The Union Cartage Company

Union Cartage had its origins as a lighterage company transporting goods from cargo vessels on the Thames to public wharfs in the heart of London. Eventually lighterage companies began providing other services such as road transport from the docks to warehouses

Union Cartage was acquired by the Vestey family in the early 1900s and grew to become one of the biggest meat hauliers in the country

Steam powered tractor units were used to haul meat trailers from the docks to the cold stores

In 1965 when road transport was finally privatised again, Union International (the Vestey group) bought a stake in BRS Meat Haulage and merged it with UCC

The first frozen meat arrived by ship from Australia in 1880 followed by New Zealand in 1882. This meat was offloaded by hand and transported to cold stores around Smithfield market

By the 1960s the BTC had run into financial difficulties and was split up into smaller units with the road haulage co-operators moving to the Transport Holding Co. part of which was British Road Services (BRS) meat haulage

The acquisitive Vestey family had a huge requirement for meat haulage to supply their wholesale (Weddle and Co) and retail (Dewhurst) butchers and possibly saw this merger as a way of controlling their own destiny

Union Cartage’s main business was collecting frozen lamb from the Vestey owned Blue Star ships arriving at Liverpool, Avonmouth, Southampton and London. These frozen lamb carcasses were taken to the Vestey owned Union Cold Storage depots to be sold via the Vestey distribution network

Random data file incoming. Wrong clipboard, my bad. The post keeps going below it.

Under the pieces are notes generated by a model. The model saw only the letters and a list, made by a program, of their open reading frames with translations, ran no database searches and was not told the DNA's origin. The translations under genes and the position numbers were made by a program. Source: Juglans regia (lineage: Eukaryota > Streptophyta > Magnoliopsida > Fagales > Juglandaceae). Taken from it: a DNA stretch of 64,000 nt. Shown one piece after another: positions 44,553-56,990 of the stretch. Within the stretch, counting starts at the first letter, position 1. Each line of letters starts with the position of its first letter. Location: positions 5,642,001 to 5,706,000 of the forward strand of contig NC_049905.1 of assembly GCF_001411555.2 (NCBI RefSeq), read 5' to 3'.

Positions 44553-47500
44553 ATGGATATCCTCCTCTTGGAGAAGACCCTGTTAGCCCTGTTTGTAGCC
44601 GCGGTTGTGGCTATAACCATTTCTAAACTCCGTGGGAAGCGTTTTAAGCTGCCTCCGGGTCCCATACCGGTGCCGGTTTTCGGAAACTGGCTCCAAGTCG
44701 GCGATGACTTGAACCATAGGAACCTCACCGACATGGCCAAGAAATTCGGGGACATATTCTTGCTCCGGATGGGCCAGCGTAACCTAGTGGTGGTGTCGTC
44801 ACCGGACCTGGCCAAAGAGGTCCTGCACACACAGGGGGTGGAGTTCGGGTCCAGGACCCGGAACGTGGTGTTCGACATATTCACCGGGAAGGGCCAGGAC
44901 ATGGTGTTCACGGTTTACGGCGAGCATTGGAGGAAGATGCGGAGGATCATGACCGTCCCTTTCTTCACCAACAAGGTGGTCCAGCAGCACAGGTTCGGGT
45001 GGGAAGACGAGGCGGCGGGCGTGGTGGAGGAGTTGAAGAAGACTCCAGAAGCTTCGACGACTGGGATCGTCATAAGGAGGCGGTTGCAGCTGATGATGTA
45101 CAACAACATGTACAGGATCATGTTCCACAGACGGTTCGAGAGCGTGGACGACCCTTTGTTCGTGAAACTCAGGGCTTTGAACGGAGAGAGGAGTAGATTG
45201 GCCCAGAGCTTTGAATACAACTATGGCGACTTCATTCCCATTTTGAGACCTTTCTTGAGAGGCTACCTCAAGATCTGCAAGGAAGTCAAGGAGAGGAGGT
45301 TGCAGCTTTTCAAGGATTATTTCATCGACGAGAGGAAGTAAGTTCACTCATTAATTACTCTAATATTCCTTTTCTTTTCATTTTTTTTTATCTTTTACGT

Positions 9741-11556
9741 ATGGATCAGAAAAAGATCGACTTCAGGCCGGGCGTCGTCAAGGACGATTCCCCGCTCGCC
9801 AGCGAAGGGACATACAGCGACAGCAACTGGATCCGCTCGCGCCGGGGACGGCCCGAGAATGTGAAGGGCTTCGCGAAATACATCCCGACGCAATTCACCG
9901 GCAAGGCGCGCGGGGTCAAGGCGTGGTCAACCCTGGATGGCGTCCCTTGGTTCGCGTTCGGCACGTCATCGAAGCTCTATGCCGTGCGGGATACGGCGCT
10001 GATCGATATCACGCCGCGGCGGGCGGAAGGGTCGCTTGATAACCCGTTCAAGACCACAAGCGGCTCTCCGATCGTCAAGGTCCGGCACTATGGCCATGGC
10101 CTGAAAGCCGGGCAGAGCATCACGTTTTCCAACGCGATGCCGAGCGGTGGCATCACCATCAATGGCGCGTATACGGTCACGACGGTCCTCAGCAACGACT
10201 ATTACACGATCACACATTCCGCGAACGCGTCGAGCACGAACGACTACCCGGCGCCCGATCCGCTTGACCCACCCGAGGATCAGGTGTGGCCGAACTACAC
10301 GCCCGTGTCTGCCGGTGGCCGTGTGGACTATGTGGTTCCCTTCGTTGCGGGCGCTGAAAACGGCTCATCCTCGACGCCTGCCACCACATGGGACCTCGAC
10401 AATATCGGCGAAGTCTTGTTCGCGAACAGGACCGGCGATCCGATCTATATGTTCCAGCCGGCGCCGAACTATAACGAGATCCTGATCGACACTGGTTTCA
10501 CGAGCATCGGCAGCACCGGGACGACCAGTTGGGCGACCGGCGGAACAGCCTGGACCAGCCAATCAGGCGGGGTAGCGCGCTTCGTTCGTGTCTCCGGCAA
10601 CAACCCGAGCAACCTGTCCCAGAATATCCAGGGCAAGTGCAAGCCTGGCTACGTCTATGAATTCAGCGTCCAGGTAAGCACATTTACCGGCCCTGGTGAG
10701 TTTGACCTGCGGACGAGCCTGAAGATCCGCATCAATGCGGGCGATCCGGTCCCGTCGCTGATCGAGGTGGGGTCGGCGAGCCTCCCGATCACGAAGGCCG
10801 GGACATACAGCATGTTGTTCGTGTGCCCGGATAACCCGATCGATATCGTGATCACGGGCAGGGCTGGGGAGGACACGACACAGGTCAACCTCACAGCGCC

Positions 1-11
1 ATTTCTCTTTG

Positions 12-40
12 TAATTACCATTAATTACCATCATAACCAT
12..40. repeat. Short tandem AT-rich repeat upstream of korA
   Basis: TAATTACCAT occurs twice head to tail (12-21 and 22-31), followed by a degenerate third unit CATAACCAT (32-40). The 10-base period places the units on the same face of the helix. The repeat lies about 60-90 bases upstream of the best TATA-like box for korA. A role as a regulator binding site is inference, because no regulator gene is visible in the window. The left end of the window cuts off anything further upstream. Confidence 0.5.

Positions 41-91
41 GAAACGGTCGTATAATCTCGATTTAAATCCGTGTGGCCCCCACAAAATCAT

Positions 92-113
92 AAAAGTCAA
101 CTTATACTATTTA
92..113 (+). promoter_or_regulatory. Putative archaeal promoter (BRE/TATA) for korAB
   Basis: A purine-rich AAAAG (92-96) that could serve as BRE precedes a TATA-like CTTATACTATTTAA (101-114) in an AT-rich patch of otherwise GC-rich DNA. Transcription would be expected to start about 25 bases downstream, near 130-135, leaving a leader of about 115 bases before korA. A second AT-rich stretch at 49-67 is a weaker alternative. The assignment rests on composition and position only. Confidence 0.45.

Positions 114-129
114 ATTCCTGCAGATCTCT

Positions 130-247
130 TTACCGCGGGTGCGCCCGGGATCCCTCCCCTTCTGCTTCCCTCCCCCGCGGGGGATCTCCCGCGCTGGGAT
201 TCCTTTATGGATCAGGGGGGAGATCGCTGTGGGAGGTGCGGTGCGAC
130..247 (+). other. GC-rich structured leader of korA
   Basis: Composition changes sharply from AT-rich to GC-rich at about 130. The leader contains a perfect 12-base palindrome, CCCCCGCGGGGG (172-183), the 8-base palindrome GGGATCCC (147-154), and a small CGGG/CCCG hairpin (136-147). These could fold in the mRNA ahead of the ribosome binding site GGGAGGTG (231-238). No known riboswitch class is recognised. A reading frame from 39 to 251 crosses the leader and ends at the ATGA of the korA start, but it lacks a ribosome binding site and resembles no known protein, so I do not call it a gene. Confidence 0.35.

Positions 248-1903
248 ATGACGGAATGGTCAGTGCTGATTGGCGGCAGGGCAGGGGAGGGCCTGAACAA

But containerisation was on the way and the days were numbered for the labour intensive man-handling of individual meat carcasses from a ship’s refrigerated hold. Added to this the supermarkets had started retailing meat and had little need of wholesalers on Smithfield market. The Vestey owned Dewhurst Butchers, once the cash cow of the group, soon fell to the onslaught from Tesco and Sainsburys. The raison d’être of the entire Vestey group was disappearing

With the merger of UCC and BRS the Vesteys had inherited the BRS state owned structure; weak management and a strongly unionised workforce. Restrictive practises and huge inefficiencies were the name of the game. This caused operational and financial headaches even to the deep-pocketed Vestey family and gradually the company closed depots and sold off vehicles until a rump business was left